Selective protein degradation by the 26S proteasome requires the covalent attachment of several ubiquitin molecules in the form of a multiubiquitin chain. Ubiquitylation usually involves three classes of enzymes: a ubiquitin-activating enzyme (E1), a ubiquitin-conjugating enzyme (E2) and a ubiquitin ligase (E3). However, in some cases, multiubiquitylation requires the additional activity of certain ubiquitin-chain elongation factors. Yeast UFD2 (ubiquitin fusion degradation), for example, binds to oligoubiquitylated substrates (proteins modified by only a few ubiquitin molecules) and catalyses multiubiquitin-chain assembly in collaboration with E1, E2 and E3. Enzymes possessing this specific activity have been proposed to be termed 'E4 enzymes'. Recent studies have provided accumulating evidence that has led some researchers in the field to conclude that E4, indeed, represents a distinct and novel class of enzymes.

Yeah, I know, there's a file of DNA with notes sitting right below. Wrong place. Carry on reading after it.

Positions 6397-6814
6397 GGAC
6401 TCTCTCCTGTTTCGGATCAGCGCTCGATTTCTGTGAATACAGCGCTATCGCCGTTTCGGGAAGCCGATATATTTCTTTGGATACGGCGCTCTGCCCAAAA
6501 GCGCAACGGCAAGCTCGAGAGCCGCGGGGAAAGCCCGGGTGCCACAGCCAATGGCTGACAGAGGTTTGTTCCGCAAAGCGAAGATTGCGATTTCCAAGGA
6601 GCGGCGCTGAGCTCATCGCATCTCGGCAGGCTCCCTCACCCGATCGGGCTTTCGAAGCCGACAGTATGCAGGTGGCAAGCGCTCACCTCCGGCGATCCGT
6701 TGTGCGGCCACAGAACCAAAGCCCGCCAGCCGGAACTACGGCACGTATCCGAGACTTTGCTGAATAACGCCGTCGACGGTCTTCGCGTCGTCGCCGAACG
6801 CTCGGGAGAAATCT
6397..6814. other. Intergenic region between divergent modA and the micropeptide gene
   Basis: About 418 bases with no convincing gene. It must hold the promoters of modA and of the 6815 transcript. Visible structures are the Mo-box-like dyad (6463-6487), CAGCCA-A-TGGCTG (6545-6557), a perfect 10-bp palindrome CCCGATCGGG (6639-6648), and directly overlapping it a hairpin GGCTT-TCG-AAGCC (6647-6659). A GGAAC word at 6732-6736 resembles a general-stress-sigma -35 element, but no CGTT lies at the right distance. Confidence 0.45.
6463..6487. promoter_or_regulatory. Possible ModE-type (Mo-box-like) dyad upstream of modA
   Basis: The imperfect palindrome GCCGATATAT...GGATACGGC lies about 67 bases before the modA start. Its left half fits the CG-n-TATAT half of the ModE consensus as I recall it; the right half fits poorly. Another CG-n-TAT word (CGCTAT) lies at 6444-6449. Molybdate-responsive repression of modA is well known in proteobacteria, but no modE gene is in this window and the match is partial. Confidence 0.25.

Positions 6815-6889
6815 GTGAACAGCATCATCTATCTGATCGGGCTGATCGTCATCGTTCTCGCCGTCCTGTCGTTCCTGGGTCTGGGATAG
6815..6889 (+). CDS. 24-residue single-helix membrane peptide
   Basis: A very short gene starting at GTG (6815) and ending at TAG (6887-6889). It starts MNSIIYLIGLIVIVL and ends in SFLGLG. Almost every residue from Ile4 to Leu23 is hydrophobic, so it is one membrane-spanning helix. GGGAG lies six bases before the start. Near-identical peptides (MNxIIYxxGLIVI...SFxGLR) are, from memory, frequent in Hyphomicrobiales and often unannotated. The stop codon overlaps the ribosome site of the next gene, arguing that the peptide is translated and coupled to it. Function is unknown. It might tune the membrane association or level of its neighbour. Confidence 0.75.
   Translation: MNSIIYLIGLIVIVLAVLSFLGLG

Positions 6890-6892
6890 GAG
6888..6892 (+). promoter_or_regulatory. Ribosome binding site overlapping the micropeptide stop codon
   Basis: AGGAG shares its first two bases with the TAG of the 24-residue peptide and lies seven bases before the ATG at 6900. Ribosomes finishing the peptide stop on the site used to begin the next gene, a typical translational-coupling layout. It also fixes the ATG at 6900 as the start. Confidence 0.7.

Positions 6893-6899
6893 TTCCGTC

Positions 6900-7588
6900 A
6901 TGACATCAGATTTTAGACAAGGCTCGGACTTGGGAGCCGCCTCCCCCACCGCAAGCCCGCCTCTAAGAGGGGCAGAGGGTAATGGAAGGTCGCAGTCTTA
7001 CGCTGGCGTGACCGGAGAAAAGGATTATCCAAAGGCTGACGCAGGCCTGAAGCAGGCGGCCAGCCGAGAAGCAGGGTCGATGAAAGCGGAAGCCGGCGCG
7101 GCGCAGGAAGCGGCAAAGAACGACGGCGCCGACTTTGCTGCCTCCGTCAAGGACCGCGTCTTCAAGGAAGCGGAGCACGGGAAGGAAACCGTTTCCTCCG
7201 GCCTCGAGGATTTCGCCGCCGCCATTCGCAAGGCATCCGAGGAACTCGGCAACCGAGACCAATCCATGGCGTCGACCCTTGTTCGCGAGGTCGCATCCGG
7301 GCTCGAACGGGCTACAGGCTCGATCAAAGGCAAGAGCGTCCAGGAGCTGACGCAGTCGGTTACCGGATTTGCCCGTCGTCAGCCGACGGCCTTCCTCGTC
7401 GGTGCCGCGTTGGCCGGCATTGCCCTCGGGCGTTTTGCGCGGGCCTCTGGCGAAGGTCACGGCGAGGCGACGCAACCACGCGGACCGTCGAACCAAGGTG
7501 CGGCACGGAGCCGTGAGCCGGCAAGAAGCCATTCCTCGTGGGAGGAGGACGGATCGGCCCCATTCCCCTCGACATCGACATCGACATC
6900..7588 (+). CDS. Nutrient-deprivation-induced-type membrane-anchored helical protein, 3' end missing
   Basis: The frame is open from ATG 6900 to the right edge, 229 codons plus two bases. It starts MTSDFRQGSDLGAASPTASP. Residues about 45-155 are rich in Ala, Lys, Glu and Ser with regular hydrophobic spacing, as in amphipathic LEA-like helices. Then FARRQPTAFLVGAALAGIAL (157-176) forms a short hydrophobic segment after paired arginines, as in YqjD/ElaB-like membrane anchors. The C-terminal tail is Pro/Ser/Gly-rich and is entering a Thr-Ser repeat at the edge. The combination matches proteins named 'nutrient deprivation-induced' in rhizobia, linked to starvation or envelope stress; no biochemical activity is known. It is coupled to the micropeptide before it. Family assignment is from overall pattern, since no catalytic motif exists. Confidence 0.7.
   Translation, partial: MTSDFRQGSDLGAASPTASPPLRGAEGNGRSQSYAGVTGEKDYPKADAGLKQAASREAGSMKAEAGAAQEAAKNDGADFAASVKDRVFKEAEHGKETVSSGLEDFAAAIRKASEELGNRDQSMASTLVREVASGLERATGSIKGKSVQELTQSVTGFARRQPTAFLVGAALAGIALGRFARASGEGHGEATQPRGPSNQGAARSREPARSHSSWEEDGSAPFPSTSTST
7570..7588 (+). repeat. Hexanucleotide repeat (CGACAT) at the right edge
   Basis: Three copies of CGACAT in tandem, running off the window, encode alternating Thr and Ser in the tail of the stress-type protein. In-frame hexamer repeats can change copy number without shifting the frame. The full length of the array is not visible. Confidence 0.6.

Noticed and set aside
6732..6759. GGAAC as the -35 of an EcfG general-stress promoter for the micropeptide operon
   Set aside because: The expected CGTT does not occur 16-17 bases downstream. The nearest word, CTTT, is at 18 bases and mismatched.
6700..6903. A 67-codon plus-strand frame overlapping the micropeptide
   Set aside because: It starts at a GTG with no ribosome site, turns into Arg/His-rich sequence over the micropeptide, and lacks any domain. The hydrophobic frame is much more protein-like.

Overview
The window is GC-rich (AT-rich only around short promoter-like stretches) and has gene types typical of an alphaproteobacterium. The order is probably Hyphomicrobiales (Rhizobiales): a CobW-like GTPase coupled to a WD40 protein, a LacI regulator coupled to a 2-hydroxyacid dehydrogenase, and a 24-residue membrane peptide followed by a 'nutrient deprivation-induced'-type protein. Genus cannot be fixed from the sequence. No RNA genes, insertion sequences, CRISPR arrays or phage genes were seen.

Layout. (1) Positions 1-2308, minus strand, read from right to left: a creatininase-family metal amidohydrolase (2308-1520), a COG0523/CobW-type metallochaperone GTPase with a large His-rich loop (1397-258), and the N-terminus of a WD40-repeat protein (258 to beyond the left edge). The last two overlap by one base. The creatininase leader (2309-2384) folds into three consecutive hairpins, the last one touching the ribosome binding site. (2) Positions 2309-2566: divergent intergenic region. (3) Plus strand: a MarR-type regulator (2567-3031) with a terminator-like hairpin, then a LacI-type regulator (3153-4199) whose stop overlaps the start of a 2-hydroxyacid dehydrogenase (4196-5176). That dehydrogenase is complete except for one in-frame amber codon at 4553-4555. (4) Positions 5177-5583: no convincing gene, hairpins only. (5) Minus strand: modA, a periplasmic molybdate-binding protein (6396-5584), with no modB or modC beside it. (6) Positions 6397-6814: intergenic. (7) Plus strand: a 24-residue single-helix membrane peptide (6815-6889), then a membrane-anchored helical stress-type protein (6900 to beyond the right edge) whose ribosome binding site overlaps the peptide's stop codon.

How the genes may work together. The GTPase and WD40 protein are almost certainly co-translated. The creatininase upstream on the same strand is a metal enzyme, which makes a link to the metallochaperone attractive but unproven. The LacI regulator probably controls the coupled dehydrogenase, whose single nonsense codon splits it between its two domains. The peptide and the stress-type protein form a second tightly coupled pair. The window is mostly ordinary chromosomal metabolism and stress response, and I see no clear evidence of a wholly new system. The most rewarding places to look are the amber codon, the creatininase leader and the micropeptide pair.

|Evidence ID||Analyze ID||Interactor||Interactor Systematic Name||Interactor||Interactor Systematic Name||Type||Assay||Annotation||Action||Modification||Phenotype||Source||Reference||Note|
|Evidence ID||Analyze ID||Gene||Gene Systematic Name||Gene Ontology Term||Gene Ontology Term ID||Qualifier||Aspect||Method||Evidence||Source||Assigned On||Reference||Annotation Extension|
|Evidence ID||Analyze ID||Gene||Gene Systematic Name||Phenotype||Experiment Type||Experiment Type Category||Mutant Information||Strain Background||Chemical||Details||Reference|
|Evidence ID||Analyze ID||Regulator||Regulator Systematic Name||Target||Target Systematic Name||Experiment||Conditions||Strain||Source||Reference|